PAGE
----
Tolkien’s portrayal of the Dead Marshes strikingly echoes his experiences in the trenches of the Somme. It’s a landscape riddled with hollows and pools, where the faces of the deceased emerge from the mire. Reflecting on this eerie similarity, the author himself acknowledged the potential influence of the Battle of the Somme on the creation of the Dead Marshes, drawing parallels to the haunting sight of fallen soldiers lying in the mud where they met their end.

Are there other connections to World War I?

Elijah Wood as Frodo Baggins in 'The Lord of the Rings: The Return of the King'
The Lord of the Rings: The Return of the King, 2003. (Photo Credit: SpinnersLibrarian / New Line Cinema / MovieStillsDB)

Readers and literary critics alike have drawn numerous connections between J.R.R. Tolkien’s writings and the First World War. These range from tanks symbolized by colossal, elephantine creatures to Ringwraiths evoking the auditory presence of artillery shells while emerging from the mist, akin to cavalrymen. Nevertheless, amid these broader parallels, he intricately weaves more specific allusions to the conflict within his narratives.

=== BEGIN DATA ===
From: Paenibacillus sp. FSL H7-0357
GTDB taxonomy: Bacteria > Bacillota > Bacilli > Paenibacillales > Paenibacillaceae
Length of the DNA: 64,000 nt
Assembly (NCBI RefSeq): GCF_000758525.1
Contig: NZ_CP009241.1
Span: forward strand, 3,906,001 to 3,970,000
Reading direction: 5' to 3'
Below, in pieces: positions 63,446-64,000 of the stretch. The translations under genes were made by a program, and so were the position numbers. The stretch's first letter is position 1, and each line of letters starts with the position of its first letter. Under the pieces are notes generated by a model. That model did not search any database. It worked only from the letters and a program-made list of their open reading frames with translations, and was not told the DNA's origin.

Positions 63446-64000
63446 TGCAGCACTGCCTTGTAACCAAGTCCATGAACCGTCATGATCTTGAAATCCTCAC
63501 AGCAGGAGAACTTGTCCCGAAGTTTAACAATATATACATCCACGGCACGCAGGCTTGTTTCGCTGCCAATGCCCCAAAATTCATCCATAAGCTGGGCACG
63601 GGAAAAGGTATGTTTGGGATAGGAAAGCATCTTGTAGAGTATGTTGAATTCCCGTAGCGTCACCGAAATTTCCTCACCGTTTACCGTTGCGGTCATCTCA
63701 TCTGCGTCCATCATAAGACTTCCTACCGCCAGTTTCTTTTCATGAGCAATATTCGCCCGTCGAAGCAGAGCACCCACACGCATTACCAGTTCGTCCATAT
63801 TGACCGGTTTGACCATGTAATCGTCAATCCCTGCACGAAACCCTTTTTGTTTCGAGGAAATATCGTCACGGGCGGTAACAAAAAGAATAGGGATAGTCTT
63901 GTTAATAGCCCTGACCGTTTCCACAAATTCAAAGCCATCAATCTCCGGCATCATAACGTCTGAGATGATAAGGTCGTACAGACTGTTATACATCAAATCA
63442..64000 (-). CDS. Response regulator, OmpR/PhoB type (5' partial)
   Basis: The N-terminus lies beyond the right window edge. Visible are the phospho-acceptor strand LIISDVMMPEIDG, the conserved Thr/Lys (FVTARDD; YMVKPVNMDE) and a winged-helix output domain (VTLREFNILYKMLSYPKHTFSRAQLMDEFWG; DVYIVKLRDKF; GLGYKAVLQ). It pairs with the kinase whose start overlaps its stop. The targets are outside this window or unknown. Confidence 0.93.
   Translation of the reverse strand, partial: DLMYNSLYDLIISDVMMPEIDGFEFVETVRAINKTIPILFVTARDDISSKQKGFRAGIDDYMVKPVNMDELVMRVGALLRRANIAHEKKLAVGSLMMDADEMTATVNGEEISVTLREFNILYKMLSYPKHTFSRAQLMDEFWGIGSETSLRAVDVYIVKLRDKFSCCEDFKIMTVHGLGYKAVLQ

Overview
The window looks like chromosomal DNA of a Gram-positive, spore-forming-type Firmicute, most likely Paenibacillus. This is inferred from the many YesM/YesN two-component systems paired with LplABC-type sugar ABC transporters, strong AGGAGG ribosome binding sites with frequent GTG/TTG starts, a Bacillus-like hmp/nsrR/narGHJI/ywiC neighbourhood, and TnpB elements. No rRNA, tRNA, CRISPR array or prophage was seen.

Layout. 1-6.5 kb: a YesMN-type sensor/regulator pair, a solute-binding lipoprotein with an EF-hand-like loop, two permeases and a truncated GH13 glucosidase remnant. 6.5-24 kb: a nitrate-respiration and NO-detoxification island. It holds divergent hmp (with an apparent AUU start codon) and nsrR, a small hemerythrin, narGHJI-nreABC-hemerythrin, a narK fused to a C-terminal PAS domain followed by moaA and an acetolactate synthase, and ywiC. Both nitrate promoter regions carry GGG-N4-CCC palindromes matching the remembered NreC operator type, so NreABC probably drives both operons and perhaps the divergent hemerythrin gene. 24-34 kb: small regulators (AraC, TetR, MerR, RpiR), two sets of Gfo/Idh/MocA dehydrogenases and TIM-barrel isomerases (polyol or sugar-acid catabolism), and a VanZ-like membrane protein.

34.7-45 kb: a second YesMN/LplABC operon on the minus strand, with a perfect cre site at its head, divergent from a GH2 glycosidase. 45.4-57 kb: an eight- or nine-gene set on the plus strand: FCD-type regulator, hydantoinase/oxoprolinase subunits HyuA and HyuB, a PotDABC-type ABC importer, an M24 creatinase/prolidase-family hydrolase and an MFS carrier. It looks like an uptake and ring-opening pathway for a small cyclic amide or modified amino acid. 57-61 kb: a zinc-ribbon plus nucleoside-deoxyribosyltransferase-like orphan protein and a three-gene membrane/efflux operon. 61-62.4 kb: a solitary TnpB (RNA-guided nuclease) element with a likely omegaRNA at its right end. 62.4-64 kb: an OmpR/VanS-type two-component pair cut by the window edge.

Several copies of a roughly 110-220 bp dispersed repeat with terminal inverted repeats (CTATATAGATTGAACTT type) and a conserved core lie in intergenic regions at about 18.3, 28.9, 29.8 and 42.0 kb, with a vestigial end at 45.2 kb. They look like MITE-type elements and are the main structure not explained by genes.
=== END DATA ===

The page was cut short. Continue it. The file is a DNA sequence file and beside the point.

Tolkien explored the phenomenon of shell shock through the central character of his trilogy, Frodo Baggins.

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Upon his return home, Frodo struggled to reintegrate into ordinary life, grappling with exhaustion, anxiety and tremors, all of which mirror the experiences of the countless men the author would have observed returning from the Somme and the broader war, afflicted by the trauma of shell shock.

Rosemary Giles

Rosemary Giles is a history content writer with Hive Media. She received both her bachelor of arts degree in history, and her master of arts degree in history from Western University. Her research focused on military, environmental, and Canadian history with a specific focus on the Second World War. As a student, she worked in a variety of research positions, including as an archivist. She also worked as a teaching assistant in the History Department.

Since completing her degrees, she has decided to take a step back from academia to focus her career on writing and sharing history in a more accessible way. With a passion for historical learning and historical education, her writing interests include social history, and war history, especially researching obscure facts about the Second World War. In her spare time, Rosemary enjoys spending time with her partner, her cats, and her horse, or sitting down to read a good book.